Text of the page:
The performance of dainty New Zealand-bred mare Verry Elleegant fending off Epsom Derby-winning blueblood Anthony Van Dyck in Saturday’s Group 1 Caulfield Cup (2400m) is a triumph for all who dare to dream in the sport of thoroughbred racing and breeding.
From humble beginnings, the daughter of unheralded Grangewilliam Stud sire Zed has amassed the best part of A$7 million in prizemoney and will provide her owners with the thrill of a lifetime when she competes in the Group 1 Melbourne Cup (3200m) on the first Tuesday in November.
Among the part-owners in Verry Elleegant is her Auckland-based Octogenarian breeder Don Goodwin. The six-time Group 1 winner is testament to Goodwin’s unwavering faith in the pairing of Verry Elleegant’s dam Opulence, a two-win Danroad mare, with the Zabeel stallion Zed.
The Verry Elleegant story is one of persistence and is years in the making, with Goodwin a shareholder in Zed from the time he was sold as a yearling at Karaka in 2004 for $400,000. A builder by trade, racing is a passion Goodwin has shared over the years with John Carter Senior, father to John Junior and Mark and Rachel Carter of Jomara Bloodstock and Humidor fame.
Out of the Group 1-winning mare Emerald Dream, who was raced by the Carters, Zed’s racing promise went unfulfilled due to injury, including an incident on a float as a two-year-old which resulted in a life-threatening injury.
“Murray Baker got him up and running after the float injury and he won a maiden at Hawke’s Bay on his ear,” Goodwin said. “He went into the Waikato Guineas (Group 3, 2000m) and he was already favourite for the New Zealand Derby (Group 1, 2400m) but he broke down. “He had a couple of runs after that, but we never got him back to what he was and we’re lucky we didn’t geld him.”
Pedigree and potential provided Zed with a place on the Little Avondale Stud roster in 2007, and the bargain basement service fee of $500+GST was enough encouragement for 131 broodmares to visit the son of Zabeel. As patronage started to wane to the staying-bred sire, Zed was eventually banished to Erewhon Station in the South Island where he spent 2012 covering Clydesdale mares and hacks.
But on the back of his second crop of foals, which numbered just 47, quality gallopers Survived, Usanity and Ambitious Champion would emerge. Zed would once again be embraced by thoroughbred breeders looking for a value-for-money sire as he relocated to the Corcoran family’s Grangewilliam Stud.
An influx of 168 mares in 2013 was short-lived but the well-bred stallion, who traces to the great broodmare Eight Carat, has still enjoyed more rolls in the hay than most. “He’s done it the hard way, he’s hardly ever had a Book 1 mare sent to him,” Mark Corcoran said. “He’ll cover about 60 mares this year at $6,000.”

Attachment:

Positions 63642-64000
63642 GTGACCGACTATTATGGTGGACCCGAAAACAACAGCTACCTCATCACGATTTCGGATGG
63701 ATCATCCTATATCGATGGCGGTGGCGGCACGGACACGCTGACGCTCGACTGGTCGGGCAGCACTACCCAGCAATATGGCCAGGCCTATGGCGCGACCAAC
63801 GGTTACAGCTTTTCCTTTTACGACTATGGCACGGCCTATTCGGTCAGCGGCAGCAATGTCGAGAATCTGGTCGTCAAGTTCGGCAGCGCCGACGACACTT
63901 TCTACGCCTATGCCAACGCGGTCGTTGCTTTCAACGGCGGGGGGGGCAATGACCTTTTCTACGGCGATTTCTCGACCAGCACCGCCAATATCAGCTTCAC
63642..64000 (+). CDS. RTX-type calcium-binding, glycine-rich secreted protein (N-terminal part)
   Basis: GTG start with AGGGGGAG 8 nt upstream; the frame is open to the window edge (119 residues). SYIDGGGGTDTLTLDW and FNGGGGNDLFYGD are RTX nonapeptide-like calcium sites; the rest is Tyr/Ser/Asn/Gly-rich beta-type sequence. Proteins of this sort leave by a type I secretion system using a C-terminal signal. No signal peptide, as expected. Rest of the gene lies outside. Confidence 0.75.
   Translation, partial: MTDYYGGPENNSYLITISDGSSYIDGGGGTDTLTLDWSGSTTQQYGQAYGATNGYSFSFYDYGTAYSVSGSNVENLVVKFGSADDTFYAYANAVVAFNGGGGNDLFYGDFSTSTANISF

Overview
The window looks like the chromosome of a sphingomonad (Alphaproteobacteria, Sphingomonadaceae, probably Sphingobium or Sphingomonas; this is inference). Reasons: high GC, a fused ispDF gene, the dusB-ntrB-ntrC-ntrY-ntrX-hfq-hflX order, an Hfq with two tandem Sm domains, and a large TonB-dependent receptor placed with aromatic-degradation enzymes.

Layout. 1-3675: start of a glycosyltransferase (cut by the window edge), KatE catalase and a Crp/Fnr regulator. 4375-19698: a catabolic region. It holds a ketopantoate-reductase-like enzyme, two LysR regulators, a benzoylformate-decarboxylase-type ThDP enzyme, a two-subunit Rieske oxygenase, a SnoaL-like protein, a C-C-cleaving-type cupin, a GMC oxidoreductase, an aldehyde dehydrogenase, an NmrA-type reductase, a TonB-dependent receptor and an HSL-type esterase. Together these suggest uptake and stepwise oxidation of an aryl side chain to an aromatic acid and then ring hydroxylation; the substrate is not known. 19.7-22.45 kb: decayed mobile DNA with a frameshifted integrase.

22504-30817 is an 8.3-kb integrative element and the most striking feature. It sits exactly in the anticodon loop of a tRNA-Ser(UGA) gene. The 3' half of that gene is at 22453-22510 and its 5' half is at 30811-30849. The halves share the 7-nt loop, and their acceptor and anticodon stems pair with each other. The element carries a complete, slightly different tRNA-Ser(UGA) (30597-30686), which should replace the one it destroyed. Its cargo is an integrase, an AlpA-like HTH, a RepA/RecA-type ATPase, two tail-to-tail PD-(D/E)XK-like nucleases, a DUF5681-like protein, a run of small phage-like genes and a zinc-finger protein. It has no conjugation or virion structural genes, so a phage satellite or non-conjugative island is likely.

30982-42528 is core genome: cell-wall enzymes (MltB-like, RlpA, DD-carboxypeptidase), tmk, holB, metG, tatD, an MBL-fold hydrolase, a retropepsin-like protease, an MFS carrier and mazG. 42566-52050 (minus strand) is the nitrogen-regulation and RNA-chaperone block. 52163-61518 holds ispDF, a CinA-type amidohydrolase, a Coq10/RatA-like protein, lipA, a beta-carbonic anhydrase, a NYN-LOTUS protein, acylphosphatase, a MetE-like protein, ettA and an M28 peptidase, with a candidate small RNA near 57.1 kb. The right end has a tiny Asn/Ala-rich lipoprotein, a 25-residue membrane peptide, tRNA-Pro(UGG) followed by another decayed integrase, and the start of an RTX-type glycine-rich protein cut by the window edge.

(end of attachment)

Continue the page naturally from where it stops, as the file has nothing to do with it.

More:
Zed has had 16 stakes performers to date, while he has also sired a string of quality jumpers including Zed Em, who has topped A$1 million in earnings, but Verry Elleegant, who was born and raised at the South Taranaki nursery is clearly the standout performer. “If we’d taken her to the sales, she would have made $2,000. That was the reality at the time,” Corcoran said.
“All the Zeds sold last year and most of them went to Australia, that’s the difference now. “Zeds aren’t really suited to that Asian market because they do take a bit of time and the pinhookers and Ready to Run guys didn’t really want to buy them because they didn’t suit that Asian market.”
Verry Elleegant’s Caulfield Cup win was the third winner of the race to come from Grangewilliam Stud. “Doriemus won it 25 years ago and before we took over, a horse called Silver Bounty won the race in the early 80s,” Corcoran said. “It’s a bloody good property with good pasture and it breeds bloody good, hardy horses.”
The union of Zed and Opulence in 2014, which produced Verry Elleegant, was very much a planned one and is likely to be a mate for life. Like Zed, Opulence traces to the great Eight Carat, whose matings to Zed’s sire Zabeel produced champions Octagonal and Mouawad.
Goodwin struck upon genetic gold when he purchased Opulence for $14,000 from small-time Auckland trainer Nick Bishara at the 2011 Karaka Mixed Bloodstock Sale. His convictions in the double-up of Eight Carat have proved well-founded and his broodmare band now numbers two, with his other mare by Flying Spur tracing back to the dam of Eight Carat. Both mares are currently in foal to Zed.
Bishara and Goodwin would subsequently become friends and fittingly still share in the ownership of Verry Elleegant, who was originally trained by Bishara to win two of her first three starts before selling down their stake in the filly. “When you decide these bloodlines will work, you’ve got to give them a fair go,” Goodwin said. “You can have two full siblings and one can be good and the other can be awful. “Zed has got the right bloodlines for her and we have stayed the course.”
Goodwin also races Verry Elleegant’s older brother Verry Flash, who has won seven races for Bishara, while he sold a now two-year-old colt at Karaka earlier this year to leviathan Western Australian owner Bob Peters.
Although COVID-19 restrictions have prevented Goodwin from travelling to see his pride and joy, he is looking forward to being at the Ellerslie races on Melbourne Cup Day to hopefully toast success with his fellow Kiwi owners in the mare.
The vindicated breeder was still pinching himself following Verry Elleegant’s Caulfield Cup triumph and can’t imagine what it would be like to win the Melbourne Cup. “You can’t define it. I still can’t believe we won the Caulfield Cup and to win a Melbourne Cup would be a dream come true,” he said.